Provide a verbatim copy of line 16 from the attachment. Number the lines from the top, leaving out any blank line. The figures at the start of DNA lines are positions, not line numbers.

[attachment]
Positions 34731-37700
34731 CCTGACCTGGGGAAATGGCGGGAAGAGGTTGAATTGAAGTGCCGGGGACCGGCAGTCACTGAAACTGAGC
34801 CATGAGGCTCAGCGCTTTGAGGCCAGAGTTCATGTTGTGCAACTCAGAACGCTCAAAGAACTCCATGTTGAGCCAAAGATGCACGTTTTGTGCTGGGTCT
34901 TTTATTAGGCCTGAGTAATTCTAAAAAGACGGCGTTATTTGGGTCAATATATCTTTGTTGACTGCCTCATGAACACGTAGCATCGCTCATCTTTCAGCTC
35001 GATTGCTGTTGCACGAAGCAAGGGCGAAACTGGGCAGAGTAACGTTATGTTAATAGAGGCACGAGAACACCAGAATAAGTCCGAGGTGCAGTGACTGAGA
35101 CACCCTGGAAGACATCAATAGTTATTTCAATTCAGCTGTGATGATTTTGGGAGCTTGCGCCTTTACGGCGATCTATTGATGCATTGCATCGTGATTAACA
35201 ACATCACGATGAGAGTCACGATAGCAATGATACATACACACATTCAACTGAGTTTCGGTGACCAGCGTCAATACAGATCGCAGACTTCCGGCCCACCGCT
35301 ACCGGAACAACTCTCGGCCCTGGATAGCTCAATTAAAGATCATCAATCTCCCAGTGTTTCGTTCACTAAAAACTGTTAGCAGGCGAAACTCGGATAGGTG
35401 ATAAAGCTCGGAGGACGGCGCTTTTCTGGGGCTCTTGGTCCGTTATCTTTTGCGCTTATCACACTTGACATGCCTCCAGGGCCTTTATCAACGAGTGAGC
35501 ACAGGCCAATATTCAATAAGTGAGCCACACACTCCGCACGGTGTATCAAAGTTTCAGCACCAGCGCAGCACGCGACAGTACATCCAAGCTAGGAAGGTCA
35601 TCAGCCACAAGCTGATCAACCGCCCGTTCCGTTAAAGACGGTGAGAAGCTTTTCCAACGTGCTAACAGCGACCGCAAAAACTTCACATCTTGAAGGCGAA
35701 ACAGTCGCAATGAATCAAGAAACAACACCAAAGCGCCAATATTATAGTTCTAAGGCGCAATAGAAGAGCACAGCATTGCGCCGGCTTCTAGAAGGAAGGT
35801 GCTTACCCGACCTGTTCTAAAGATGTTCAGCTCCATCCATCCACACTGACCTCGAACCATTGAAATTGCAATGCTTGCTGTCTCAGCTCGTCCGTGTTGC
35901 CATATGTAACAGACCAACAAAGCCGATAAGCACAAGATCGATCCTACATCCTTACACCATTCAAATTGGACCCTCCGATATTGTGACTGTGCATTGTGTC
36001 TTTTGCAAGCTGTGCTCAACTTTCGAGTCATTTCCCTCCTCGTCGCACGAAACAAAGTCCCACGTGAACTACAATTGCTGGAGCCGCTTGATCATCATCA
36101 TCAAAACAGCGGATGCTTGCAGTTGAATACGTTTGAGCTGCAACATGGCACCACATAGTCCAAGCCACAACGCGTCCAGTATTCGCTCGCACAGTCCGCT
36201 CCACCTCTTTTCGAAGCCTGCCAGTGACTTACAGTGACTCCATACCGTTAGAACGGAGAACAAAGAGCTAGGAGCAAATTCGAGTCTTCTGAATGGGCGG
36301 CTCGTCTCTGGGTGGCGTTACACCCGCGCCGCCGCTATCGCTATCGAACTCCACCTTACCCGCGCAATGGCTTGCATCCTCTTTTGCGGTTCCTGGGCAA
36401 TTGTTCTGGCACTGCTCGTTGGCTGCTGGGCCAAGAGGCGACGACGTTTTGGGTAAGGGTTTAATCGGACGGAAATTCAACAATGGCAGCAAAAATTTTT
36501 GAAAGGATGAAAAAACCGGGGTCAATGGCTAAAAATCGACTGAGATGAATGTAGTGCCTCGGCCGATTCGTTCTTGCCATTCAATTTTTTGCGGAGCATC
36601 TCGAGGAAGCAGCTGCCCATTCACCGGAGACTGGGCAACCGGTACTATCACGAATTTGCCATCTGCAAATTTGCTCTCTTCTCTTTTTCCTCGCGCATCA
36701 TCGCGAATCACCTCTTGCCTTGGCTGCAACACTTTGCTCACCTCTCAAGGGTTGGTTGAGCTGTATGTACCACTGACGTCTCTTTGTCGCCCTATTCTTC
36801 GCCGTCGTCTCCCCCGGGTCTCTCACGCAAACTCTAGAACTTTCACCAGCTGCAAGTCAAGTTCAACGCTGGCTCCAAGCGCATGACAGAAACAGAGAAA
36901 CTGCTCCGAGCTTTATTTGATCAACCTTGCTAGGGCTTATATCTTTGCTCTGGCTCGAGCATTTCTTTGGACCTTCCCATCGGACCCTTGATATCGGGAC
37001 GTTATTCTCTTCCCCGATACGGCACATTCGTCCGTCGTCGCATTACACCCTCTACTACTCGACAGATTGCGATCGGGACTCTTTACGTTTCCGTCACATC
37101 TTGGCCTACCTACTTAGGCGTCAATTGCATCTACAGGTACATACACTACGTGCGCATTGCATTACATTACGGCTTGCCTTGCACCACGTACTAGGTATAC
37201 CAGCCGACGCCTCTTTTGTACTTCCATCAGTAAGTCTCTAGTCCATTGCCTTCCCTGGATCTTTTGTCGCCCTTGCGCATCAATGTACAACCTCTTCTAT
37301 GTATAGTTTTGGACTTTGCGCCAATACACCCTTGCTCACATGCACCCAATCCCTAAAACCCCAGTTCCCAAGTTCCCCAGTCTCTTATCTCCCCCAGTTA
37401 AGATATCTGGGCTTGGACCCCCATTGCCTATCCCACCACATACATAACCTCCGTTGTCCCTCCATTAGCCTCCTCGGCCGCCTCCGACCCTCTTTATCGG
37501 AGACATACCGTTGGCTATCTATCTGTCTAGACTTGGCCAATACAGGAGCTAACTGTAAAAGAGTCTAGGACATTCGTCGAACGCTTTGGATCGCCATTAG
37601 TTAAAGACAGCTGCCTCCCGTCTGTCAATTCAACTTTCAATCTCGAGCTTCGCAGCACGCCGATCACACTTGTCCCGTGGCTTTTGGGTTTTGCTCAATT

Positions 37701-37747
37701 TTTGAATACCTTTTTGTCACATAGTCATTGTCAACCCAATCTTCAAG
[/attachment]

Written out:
36101 TCAAAACAGCGGATGCTTGCAGTTGAATACGTTTGAGCTGCAACATGGCACCACATAGTCCAAGCCACAACGCGTCCAGTATTCGCTCGCACAGTCCGCT